Walter Blackburn Harte [1867-1899] published a monograph regarding Bierce in the New England Magazine of Boston, February 22, 1896. I have not located a copy of this, but Bierce’s most stalwart defender, the critic Percival Pollard, says this “fine” assessment was “poorly circulated.” [Harte is cited in three letters written by Bierce, reproduced in A Much Misunderstood Man, edited by S.T. Joshi and David E. Schultz.]
    As for Pollard, he included an overly-effusive thirty-one page chapter praising Bierce in his essay collection Their Day in Court, published by Walter Neale in 1909. In Chapter 7, Pollard describes Bierce as “...the only American, living in America, who was completely a man of letters, in the finest sense of that term, and who had written what his contemporaries, as well as posterity, must admit as masterpieces.”

   Pollard continues, “In satire he was a giant; in short-stories a genius. Look but slightly into his Cynic’s Word Book [The Devil’s Dictionary] and you will find the grammarian, and the artist in English.”
    But was Pollard an objective critic? He writes, “Admitted, then, that I have been his friend. What of it? If he did work I thought unworthy, was our friendship to prevent my saying so? Because he became my friend, was I to call all his geese swans? The thing is too ridiculous. I would not mention it, did I know the petty misdemeanors of our critical crew, the littleness of their minds, which cannot fancy in others the virtues they themselves lack.”
     In 1924, Albert & Charles Boni published a collection of essays by Paul Jordan-Smith, On Strange Altars, one chapter of which is devoted to Bierce. In it, Jordan-Smith cites a few biographical facts, some of which, such as Bierce’s birthdate and the name of his wife, are incorrect. On a critical level, Jordan-Smith says Bierce wrote “...with an air of impish satisfaction, knowing full well how certain romantic persons would suffer over their sanguinary humors or their occult demonism. ...there is one thing common to all his creations...cruelty of the genius who has seen life with undimmed eyes and proclaims the truth.”

Another early critic was Percy Holmes Boynton, who included a chapter on Bierce in his collection of essays More Contemporary Americans, published by the University of Chicago Press, 1927. While not as effusive as Pollard, Boynton’s view of Bierce is positive, saying, “...on the aesthetic side he added the delicate perceptions of the portrait painter to the caustic judgments of the cartoonist. ... The intellectual Bierce was always on the offensive; always ready to express himself in brilliant brevities. But the Bierce who wrote of the mysteries and the thrills of individual experience was receptive, deliberate, and deliberative, ready to surrender to a mood in a wise passiveness; willing to court in the shadows the shy thought that would not come out into the sunlight.”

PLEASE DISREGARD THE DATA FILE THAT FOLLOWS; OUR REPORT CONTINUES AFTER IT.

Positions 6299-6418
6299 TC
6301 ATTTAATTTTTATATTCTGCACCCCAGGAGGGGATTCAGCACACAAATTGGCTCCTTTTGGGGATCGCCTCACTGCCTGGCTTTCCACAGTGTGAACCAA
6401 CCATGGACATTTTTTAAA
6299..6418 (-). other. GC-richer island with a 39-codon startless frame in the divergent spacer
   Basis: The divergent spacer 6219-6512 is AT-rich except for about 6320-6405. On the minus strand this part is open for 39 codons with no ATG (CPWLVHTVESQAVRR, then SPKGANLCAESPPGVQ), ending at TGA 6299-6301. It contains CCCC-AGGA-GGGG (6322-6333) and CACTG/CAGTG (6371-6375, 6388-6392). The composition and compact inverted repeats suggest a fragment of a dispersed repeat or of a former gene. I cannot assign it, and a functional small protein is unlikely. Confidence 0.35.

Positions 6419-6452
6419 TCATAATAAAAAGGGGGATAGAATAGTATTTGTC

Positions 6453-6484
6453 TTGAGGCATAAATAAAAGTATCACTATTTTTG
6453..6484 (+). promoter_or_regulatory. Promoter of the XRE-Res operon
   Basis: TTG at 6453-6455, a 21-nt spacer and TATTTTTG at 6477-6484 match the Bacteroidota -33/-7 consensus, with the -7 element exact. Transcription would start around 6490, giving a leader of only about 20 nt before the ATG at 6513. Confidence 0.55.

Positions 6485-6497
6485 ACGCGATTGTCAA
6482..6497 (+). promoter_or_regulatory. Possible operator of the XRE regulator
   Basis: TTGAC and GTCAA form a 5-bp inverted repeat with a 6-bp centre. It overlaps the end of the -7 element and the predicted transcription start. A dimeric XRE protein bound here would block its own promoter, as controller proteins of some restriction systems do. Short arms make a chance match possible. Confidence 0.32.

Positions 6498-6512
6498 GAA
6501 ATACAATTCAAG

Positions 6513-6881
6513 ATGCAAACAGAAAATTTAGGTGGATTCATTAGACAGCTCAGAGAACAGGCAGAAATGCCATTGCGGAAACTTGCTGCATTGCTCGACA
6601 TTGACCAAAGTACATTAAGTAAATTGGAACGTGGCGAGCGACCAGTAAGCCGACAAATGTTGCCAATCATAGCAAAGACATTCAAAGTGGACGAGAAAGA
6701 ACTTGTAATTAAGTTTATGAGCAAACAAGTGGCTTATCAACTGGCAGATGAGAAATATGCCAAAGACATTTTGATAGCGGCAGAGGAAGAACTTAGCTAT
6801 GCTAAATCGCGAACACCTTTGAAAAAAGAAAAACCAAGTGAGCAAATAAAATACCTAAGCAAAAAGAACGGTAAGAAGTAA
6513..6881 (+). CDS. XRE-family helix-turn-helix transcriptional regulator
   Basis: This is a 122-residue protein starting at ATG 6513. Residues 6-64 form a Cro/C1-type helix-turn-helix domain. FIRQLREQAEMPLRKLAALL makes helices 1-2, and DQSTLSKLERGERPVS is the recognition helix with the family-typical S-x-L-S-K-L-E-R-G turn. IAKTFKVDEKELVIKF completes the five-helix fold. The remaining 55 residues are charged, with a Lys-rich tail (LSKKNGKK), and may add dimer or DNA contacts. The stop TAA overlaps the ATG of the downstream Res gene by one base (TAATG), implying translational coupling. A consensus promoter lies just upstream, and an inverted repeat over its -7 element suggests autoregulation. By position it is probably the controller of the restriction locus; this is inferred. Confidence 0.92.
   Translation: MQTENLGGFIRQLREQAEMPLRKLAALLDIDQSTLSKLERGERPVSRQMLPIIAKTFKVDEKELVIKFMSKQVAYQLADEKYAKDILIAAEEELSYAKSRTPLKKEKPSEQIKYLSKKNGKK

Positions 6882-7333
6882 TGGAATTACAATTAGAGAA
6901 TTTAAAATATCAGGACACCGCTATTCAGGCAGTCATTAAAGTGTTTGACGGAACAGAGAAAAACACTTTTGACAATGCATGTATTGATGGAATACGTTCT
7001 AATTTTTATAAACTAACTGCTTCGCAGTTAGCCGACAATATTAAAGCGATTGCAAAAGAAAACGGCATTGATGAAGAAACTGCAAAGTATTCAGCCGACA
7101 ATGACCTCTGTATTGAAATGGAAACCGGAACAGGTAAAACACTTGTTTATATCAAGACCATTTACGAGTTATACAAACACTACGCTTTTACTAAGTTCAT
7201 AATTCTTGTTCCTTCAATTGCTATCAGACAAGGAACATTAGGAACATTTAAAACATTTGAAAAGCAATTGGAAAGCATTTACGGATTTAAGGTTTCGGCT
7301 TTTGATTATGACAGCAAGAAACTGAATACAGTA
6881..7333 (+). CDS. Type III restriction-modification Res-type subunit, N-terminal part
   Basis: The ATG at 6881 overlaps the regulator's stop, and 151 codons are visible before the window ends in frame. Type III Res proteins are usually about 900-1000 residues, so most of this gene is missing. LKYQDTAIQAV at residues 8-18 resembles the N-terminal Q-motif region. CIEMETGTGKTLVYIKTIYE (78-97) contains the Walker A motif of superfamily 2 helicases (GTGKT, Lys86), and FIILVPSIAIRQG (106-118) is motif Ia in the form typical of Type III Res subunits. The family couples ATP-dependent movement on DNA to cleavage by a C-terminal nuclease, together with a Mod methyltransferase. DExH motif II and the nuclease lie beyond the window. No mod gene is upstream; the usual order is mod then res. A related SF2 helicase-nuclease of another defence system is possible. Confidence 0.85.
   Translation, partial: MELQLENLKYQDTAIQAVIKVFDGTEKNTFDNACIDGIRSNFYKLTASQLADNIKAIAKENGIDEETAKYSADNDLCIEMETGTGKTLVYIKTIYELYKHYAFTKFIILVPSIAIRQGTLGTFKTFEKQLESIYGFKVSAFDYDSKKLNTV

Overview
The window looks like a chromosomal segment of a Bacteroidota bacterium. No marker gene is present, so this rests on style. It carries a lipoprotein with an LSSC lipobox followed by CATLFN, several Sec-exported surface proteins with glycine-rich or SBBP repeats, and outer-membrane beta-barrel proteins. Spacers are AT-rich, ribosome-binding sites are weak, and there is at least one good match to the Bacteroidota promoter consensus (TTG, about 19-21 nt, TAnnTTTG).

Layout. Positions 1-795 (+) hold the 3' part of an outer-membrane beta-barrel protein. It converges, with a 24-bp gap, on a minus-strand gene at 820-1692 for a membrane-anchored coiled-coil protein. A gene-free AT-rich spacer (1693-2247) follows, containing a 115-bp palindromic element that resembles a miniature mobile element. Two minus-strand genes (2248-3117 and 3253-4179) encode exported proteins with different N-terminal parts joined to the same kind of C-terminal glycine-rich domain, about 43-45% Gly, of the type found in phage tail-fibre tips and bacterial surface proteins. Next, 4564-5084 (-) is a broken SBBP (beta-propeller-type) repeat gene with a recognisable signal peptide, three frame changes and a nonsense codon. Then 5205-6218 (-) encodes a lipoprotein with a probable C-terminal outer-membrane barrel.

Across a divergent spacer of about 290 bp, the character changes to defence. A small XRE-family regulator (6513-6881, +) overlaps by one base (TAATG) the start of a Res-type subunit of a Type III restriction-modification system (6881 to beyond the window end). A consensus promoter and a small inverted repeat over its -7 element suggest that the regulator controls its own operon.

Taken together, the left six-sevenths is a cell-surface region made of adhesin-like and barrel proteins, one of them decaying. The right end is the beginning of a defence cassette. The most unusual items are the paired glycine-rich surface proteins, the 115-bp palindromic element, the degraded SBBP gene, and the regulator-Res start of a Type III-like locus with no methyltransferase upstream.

There was also Mencken, of course, whose Prejudices: Sixth Series in 1927 was both a diabolically-clever takedown and celebration of a man who profoundly influenced his own work. Mencken concludes, “He spent his last quarter of a centurty in voluntary immolation on a sort of burning ghat, worshipped by his small band of zealots, but almost unnoticed by the rest of the human race. His life was a long sequence of bitter ironies. I believe that he enjoyed it.”


Simply titled Ambrose Bierce, Starrett’s tome was published in 1920 [six years after Bierce’s disappearance and presumed death] by Walter M. Hill, a seller of rare books in Chicago, in an edition of 250 copies. This fifty-page book is divided into three chapters: the first chapter is biographic (although sketchy); the second focuses on Bierce’s Civil War writings; the third on his mysterious disappearance in Mexico (in which Starrett provides no answers). In addition to acknowledging Bierce’s daughter, Helen Bierce Isgrigg, Starrett cites the influence of several others who were personally acquainted with Bierce, including Carrie Christiansen; his publisher Walter Neale (who blatantly capitalized on Bierce’s celebrity); and authors W. C. Morrow and Josephine McCracken.

First Bierce Biography 1920

   Starrett was almost apologetic for writing his slim volume, saying, “In the circumstances [following Bierce’s disappearance], it is perhaps presumptuously early to attempt an estimate of the man and his work; but already both fools and angels have rushed in, and the atmosphere is thick with rumor and legend. The present appraisal, at least is not fortuitous, and its stated facts have the merits of sobriety and authority.”